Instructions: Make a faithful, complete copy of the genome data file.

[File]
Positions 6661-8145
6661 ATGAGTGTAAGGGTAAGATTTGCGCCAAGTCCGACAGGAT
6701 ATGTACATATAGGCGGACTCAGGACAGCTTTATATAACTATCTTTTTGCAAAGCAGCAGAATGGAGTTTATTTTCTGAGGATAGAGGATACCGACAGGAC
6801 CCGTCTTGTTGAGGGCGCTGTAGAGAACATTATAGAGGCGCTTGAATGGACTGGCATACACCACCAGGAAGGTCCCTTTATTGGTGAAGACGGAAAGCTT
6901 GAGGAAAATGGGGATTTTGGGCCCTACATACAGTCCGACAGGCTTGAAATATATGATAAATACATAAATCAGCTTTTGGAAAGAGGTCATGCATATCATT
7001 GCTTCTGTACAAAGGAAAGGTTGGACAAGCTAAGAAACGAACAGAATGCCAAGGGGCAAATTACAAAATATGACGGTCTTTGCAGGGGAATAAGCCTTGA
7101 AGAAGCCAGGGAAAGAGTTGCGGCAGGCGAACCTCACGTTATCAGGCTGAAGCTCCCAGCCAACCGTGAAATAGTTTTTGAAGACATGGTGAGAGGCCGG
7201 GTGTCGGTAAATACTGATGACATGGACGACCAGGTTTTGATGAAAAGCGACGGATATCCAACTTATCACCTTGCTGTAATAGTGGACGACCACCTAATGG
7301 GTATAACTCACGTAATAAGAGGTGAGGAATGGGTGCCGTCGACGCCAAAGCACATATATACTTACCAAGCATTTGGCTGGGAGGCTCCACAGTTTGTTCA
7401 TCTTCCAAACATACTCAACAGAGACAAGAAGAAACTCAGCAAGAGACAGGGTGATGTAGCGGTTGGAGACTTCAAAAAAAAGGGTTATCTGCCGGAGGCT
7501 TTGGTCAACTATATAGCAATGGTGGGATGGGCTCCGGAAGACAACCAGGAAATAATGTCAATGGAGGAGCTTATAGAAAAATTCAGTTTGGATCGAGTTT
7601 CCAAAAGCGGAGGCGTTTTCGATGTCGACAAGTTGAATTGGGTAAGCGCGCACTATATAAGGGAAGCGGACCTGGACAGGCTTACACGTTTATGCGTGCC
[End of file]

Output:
Positions 6661-8145
6661 ATGAGTGTAAGGGTAAGATTTGCGCCAAGTCCGACAGGAT
6701 ATGTACATATAGGCGGACTCAGGACAGCTTTATATAACTATCTTTTTGCAAAGCAGCAGAATGGAGTTTATTTTCTGAGGATAGAGGATACCGACAGGAC
6801 CCGTCTTGTTGAGGGCGCTGTAGAGAACATTATAGAGGCGCTTGAATGGACTGGCATACACCACCAGGAAGGTCCCTTTATTGGTGAAGACGGAAAGCTT
6901 GAGGAAAATGGGGATTTTGGGCCCTACATACAGTCCGACAGGCTTGAAATATATGATAAATACATAAATCAGCTTTTGGAAAGAGGTCATGCATATCATT
7001 GCTTCTGTACAAAGGAAAGGTTGGACAAGCTAAGAAACGAACAGAATGCCAAGGGGCAAATTACAAAATATGACGGTCTTTGCAGGGGAATAAGCCTTGA
7101 AGAAGCCAGGGAAAGAGTTGCGGCAGGCGAACCTCACGTTATCAGGCTGAAGCTCCCAGCCAACCGTGAAATAGTTTTTGAAGACATGGTGAGAGGCCGG
7201 GTGTCGGTAAATACTGATGACATGGACGACCAGGTTTTGATGAAAAGCGACGGATATCCAACTTATCACCTTGCTGTAATAGTGGACGACCACCTAATGG
7301 GTATAACTCACGTAATAAGAGGTGAGGAATGGGTGCCGTCGACGCCAAAGCACATATATACTTACCAAGCATTTGGCTGGGAGGCTCCACAGTTTGTTCA
7401 TCTTCCAAACATACTCAACAGAGACAAGAAGAAACTCAGCAAGAGACAGGGTGATGTAGCGGTTGGAGACTTCAAAAAAAAGGGTTATCTGCCGGAGGCT
7501 TTGGTCAACTATATAGCAATGGTGGGATGGGCTCCGGAAGACAACCAGGAAATAATGTCAATGGAGGAGCTTATAGAAAAATTCAGTTTGGATCGAGTTT
7601 CCAAAAGCGGAGGCGTTTTCGATGTCGACAAGTTGAATTGGGTAAGCGCGCACTATATAAGGGAAGCGGACCTGGACAGGCTTACACGTTTATGCGTGCC